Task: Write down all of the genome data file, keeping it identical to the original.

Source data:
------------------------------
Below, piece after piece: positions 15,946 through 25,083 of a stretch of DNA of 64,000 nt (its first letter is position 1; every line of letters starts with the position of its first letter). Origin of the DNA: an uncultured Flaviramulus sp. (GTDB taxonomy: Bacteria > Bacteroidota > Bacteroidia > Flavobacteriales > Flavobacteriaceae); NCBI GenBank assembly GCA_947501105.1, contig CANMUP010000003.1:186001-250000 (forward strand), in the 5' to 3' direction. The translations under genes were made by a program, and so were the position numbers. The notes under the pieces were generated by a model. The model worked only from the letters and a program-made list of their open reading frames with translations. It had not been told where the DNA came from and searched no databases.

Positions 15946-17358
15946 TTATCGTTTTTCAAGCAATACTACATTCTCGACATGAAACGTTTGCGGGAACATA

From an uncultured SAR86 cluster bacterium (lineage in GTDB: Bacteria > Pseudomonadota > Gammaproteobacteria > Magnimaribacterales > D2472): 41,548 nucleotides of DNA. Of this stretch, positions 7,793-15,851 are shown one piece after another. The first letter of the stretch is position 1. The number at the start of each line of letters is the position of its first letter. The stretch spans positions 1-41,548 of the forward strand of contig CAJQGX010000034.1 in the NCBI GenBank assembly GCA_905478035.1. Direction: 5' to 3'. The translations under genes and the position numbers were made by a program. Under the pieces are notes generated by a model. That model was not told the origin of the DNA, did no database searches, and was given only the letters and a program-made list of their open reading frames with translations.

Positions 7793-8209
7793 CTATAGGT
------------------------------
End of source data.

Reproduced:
Below, piece after piece: positions 15,946 through 25,083 of a stretch of DNA of 64,000 nt (its first letter is position 1; every line of letters starts with the position of its first letter). Origin of the DNA: an uncultured Flaviramulus sp. (GTDB taxonomy: Bacteria > Bacteroidota > Bacteroidia > Flavobacteriales > Flavobacteriaceae); NCBI GenBank assembly GCA_947501105.1, contig CANMUP010000003.1:186001-250000 (forward strand), in the 5' to 3' direction. The translations under genes were made by a program, and so were the position numbers. The notes under the pieces were generated by a model. The model worked only from the letters and a program-made list of their open reading frames with translations. It had not been told where the DNA came from and searched no databases.

Positions 15946-17358
15946 TTATCGTTTTTCAAGCAATACTACATTCTCGACATGAAACGTTTGCGGGAACATA

From an uncultured SAR86 cluster bacterium (lineage in GTDB: Bacteria > Pseudomonadota > Gammaproteobacteria > Magnimaribacterales > D2472): 41,548 nucleotides of DNA. Of this stretch, positions 7,793-15,851 are shown one piece after another. The first letter of the stretch is position 1. The number at the start of each line of letters is the position of its first letter. The stretch spans positions 1-41,548 of the forward strand of contig CAJQGX010000034.1 in the NCBI GenBank assembly GCA_905478035.1. Direction: 5' to 3'. The translations under genes and the position numbers were made by a program. Under the pieces are notes generated by a model. That model was not told the origin of the DNA, did no database searches, and was given only the letters and a program-made list of their open reading frames with translations.

Positions 7793-8209
7793 CTATAGGT